After years of running budget deficits at the state level, Governor Jerry Brown is now touting forecasts of $10 billion in surplus cash by 2018 to go along with job growth and rising home prices on the coast. But balancing the state budget has largely come at the expense of inland municipalities, onto whom many of the costs have been shifted. As Bloomberg reports, these are precisely the localities where unemployment is already high, cities have gone bankrupt, and pension and health costs are worrisome:
“Many of the things that have helped the state of California haven’t helped the municipalities,” [muni manager Justin] Land said. “They don’t have the flexibility that the state does to shift costs.” […]Silicon Valley and San Francisco experienced job growth of more than 2 percent from October 2012 to October 2013, while the San Joaquin Valley, of which Fresno is the largest city, lost jobs, according to the report. Southern California’s coastal areas also outpaced inland counties, though the gap was narrower, UCLA said.“Inland California has long relied on growth in government, residential construction, manufacturing and logistics to drive the economy and in large parts of inland California these sectors continue to decline five years into a national economic recovery,” the report said.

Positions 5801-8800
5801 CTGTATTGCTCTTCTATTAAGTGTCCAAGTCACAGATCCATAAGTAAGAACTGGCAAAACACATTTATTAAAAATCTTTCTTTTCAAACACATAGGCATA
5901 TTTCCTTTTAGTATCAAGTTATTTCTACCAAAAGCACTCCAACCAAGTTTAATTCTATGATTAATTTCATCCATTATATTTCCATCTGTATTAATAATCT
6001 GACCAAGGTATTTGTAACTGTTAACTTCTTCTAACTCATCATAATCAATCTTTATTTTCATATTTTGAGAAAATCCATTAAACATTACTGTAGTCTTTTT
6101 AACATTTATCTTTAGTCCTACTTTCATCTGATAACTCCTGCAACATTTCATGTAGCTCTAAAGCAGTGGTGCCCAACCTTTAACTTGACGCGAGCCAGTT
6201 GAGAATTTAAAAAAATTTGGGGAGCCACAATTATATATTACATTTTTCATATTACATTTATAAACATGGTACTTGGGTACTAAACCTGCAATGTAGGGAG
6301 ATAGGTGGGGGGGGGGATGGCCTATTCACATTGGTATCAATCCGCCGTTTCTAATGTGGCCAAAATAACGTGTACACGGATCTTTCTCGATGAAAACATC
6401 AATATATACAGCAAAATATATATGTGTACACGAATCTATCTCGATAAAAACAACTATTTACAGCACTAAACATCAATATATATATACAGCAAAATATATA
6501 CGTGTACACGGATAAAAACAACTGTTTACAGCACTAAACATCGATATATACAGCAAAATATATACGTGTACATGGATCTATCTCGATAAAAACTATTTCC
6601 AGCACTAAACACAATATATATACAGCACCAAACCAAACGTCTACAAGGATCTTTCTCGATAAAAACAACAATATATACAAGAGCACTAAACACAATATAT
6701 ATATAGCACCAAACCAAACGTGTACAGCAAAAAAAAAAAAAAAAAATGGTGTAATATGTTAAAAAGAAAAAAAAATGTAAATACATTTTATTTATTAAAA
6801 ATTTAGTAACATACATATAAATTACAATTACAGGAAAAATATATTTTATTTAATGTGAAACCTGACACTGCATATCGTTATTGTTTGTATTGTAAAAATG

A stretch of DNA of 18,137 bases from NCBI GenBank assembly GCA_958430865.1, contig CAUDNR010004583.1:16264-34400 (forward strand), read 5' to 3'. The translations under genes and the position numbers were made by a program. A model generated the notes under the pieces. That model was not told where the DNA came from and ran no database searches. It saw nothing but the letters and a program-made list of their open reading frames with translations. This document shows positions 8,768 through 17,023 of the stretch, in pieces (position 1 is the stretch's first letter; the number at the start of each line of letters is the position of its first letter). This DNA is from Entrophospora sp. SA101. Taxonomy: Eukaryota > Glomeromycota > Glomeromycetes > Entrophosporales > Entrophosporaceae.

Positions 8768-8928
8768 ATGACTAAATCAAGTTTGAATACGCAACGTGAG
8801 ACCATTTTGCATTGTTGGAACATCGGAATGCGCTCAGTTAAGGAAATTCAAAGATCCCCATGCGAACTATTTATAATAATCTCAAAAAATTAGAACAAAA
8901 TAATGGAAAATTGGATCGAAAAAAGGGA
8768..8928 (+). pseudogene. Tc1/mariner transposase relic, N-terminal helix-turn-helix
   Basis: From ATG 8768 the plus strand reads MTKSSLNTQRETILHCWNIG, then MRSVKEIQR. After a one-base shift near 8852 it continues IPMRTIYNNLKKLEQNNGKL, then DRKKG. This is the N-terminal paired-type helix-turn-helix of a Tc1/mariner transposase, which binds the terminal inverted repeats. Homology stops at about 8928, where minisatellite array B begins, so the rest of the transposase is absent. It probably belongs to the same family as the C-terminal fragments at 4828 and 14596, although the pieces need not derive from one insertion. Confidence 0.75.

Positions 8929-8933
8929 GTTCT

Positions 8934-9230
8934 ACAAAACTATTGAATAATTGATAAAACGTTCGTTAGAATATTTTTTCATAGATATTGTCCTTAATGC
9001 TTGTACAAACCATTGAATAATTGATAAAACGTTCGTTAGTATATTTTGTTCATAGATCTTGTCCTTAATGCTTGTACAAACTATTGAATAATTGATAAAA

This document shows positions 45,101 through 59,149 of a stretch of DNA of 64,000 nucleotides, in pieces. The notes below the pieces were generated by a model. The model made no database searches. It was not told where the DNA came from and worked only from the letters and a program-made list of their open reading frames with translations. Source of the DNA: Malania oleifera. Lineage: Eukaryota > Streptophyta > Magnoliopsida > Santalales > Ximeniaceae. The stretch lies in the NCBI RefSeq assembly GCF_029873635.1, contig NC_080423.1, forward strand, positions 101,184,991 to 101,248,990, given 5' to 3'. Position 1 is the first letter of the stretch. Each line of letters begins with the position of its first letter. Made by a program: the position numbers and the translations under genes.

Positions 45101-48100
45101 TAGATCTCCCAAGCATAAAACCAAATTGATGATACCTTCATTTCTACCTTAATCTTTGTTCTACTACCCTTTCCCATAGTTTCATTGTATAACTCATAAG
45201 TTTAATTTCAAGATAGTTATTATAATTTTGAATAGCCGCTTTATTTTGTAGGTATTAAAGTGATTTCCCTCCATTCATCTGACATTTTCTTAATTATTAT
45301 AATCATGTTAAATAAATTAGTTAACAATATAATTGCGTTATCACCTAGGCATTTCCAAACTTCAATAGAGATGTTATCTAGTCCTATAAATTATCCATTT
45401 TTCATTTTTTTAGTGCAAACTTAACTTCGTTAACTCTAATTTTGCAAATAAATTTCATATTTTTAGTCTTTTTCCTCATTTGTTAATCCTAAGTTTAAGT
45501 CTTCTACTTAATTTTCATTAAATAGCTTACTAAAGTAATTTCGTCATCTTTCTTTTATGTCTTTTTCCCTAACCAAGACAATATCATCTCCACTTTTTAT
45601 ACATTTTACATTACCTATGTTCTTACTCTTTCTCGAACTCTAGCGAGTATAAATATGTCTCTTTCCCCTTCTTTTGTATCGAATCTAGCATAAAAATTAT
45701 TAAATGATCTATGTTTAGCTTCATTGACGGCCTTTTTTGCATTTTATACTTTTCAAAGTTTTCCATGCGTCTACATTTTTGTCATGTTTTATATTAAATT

Construction jobs are cyclical and may well come back in time, but government and manufacturing jobs probably will not, leaving California’s hinterland facing grim prospects. California’s ‘comeback’ is still looking like so much lipstick on a pig, as sunny news of recovery on the coast is almost always accompanied by the unpleasant admission that the inland districts are sinking deeper into decay.